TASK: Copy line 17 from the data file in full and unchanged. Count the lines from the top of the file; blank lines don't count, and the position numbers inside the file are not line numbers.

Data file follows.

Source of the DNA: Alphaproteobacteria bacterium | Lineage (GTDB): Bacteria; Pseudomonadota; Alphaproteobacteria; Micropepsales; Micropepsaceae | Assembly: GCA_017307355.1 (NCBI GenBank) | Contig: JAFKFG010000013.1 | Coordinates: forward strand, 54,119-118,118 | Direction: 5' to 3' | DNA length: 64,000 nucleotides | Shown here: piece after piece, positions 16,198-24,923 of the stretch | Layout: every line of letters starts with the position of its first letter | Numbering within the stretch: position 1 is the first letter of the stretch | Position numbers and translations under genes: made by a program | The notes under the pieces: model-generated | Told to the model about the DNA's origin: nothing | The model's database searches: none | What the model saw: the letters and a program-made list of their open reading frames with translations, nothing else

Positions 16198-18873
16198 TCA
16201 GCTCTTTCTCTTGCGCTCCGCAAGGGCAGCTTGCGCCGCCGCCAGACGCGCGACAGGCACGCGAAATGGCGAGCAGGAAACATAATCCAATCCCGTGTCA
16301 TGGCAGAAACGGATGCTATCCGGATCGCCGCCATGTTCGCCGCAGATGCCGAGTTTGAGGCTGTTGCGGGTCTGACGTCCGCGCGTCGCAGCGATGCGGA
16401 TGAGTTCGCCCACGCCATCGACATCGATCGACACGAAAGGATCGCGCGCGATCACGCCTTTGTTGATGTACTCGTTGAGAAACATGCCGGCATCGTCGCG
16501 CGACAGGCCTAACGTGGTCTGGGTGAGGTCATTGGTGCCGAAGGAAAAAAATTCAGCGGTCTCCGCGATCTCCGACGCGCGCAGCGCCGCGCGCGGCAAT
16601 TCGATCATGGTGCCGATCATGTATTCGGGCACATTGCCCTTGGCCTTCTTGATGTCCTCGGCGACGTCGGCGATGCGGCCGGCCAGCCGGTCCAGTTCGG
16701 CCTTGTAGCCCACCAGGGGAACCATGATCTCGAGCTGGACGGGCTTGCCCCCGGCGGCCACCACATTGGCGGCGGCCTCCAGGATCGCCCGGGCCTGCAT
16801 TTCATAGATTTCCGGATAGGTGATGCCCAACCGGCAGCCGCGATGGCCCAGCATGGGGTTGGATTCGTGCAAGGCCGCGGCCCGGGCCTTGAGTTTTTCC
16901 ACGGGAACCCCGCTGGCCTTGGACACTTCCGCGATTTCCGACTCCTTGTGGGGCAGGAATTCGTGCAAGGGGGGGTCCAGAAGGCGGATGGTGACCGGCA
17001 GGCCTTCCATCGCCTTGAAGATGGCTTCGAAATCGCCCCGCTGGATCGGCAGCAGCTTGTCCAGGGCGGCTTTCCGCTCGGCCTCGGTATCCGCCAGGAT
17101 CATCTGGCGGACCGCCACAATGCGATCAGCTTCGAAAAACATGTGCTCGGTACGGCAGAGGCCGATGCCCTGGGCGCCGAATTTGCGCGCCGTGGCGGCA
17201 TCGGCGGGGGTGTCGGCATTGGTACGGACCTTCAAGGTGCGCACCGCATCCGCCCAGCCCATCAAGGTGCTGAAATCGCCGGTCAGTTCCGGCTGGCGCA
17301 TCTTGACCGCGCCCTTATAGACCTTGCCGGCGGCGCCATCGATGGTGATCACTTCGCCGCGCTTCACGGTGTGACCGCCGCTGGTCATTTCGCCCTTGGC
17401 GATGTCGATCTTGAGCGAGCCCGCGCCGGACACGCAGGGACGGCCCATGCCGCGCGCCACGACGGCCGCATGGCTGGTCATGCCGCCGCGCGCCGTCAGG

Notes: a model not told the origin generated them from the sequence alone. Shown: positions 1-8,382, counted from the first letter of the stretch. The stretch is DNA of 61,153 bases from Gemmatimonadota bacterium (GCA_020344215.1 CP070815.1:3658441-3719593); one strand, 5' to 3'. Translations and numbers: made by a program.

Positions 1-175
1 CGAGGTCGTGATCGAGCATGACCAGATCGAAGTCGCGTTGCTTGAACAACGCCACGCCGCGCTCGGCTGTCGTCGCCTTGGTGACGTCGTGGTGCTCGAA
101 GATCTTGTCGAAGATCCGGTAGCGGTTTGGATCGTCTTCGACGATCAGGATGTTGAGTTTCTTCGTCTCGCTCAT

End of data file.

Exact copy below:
Notes: a model not told the origin generated them from the sequence alone. Shown: positions 1-8,382, counted from the first letter of the stretch. The stretch is DNA of 61,153 bases from Gemmatimonadota bacterium (GCA_020344215.1 CP070815.1:3658441-3719593); one strand, 5' to 3'. Translations and numbers: made by a program.